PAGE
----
Finally, the Plaintiff’s continuing effort to disregard the truth is evidenced in her response to Defendant’s motion. In bullet point five, on page 10 of the Plaintiff’s Memorandum, Plaintiff complains about what she alleges are Defendant’s “unreasonably inflated” attorneys’ fees and states as an example the following: 

“Filing a motion for protective order to stop the deposition of TrueBallot, even after the Court approved the deposition over the Defendant’s courtroom objection. (12.5 hours.)”
 This suggests that the Defendant filed a motion contrary to a Court order to allow the deposition. This statement is, at best, misleading. At worst, it is a blatant misrepresentation of the facts. As can be seen in the transcript attached hereto as Exhibit “B”, the Court stated, at page 5, lines 9-17:
“All right. Well, I can’t say exactly how that will play out. It is a case where some discovery is appropriate. At least based on – and I – I’m not trying to invite further pleading wars or delays, but nevertheless, I think given what I’ve heard right now I’m simply going to authorize the deposition to go forward. If that triggers a motion for some kind of Protective Order, I guess I’ll have to let that motion get plead and I’ll resolve it once it’s fully before the Court.”(Emphasis supplied.) 

There is no way to reconcile the Plaintiff’s statement in this bullet point with the discussion of the Court other than to question Plaintiff’s willingness to distort the truth. Again, this example provides evidence of the vexatious nature of the Plaintiff’s actions. 

C. Is Plaintiff’s Complaint Groundless? 

As the Plaintiff properly noted, Defendant did not assert that this action was groundless. Defendant performed the same analysis as Plaintiff and reached the same conclusion. Thus, Defendant did not assert that Plaintiff’s claim was groundless.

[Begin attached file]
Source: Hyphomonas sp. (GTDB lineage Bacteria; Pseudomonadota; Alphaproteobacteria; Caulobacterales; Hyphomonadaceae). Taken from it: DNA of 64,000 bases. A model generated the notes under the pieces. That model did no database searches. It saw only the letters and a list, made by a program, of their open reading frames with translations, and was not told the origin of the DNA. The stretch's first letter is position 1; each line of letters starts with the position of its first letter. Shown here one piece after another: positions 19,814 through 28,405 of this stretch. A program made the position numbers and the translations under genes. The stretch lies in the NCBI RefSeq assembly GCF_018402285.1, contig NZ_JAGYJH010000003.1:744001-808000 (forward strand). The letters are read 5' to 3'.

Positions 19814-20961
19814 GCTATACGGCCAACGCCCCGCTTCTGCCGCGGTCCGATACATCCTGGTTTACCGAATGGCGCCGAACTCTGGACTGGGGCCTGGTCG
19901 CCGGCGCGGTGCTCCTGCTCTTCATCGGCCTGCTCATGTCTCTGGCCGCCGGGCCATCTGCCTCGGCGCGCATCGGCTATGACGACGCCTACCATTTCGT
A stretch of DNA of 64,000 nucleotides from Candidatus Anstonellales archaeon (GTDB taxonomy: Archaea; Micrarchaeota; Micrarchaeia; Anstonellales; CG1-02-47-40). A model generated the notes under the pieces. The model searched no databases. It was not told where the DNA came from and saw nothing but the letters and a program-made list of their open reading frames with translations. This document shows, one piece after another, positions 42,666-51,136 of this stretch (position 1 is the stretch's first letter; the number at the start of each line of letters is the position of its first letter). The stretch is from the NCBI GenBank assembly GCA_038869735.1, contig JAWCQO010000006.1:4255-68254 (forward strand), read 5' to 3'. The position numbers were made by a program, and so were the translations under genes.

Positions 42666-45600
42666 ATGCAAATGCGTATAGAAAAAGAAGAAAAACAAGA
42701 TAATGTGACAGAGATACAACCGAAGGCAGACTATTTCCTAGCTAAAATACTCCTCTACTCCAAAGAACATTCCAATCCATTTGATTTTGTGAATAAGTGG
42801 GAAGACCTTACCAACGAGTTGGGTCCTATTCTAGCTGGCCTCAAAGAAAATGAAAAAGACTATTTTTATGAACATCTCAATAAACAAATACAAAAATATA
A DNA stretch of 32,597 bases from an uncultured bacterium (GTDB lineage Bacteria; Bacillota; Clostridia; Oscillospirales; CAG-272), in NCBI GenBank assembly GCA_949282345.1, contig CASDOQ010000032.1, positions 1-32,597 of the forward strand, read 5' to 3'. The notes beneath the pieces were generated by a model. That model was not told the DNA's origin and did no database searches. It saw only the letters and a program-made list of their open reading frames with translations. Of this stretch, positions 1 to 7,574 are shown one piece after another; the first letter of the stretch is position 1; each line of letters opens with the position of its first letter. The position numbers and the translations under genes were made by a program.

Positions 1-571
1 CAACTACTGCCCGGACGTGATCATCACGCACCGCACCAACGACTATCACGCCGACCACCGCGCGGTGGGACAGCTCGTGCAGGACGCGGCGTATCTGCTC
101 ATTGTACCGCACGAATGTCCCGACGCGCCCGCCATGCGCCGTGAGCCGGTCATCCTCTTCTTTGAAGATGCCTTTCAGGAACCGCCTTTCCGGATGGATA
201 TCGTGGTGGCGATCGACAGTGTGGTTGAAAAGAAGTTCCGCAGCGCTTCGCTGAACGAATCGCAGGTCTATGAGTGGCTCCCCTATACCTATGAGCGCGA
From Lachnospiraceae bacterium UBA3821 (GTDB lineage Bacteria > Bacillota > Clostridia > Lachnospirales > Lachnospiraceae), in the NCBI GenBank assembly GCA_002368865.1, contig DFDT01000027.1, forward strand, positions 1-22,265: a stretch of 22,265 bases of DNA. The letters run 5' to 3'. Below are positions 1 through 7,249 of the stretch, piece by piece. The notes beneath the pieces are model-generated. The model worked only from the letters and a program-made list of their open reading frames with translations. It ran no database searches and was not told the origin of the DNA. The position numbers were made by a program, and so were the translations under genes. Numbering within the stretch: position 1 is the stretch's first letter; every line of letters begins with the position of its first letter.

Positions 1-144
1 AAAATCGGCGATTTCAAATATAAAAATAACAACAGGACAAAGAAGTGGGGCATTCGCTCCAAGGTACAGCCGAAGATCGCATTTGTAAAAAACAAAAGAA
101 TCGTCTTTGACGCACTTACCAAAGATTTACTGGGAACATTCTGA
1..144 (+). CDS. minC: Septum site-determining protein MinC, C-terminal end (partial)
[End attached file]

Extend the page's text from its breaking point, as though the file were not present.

III. The Fees Requested Are Appropriate

Plaintiff’s statement that the Defendant is asking the Court to bless the City’s effort to “turn a hefty financial profit” is itself a frivolous argument. Defendant’s position is based on undisputed facts and undisputed law with regard to what was reasonably done in this action and what is reasonably charged by attorneys in this area. 

A. Defendant’s claim for attorney fees is not limited to what is paid as compensation as inhouse counsel. 

The issue of how attorney’s fees should be awarded to governmental or other public service attorneys has been addressed in numerous state and federal cases. In a leading case on this issue, Blum v. Stenson, 465 U.S. 886, 897, 104 S.Ct. 1541, 1548, 79 L.Ed.2d 891 (1984) , the US Supreme Court rejected arguments in a 42 U.S.C. Section 1988 action that fees should be awarded based on cost of providing the legal service and that fees awarded based on market rates conferred a windfall to a non-profit organization. The Supreme Court, as the 10th Circuit Court of Appeals had earlier in Ramos v. Lamm, 713 F.2d 546, 553 n. 2 (10th Cir.1983) held that in calculating legal fees awarded to public interest lawyers, fees should be determined no differently that lawyers in private firms.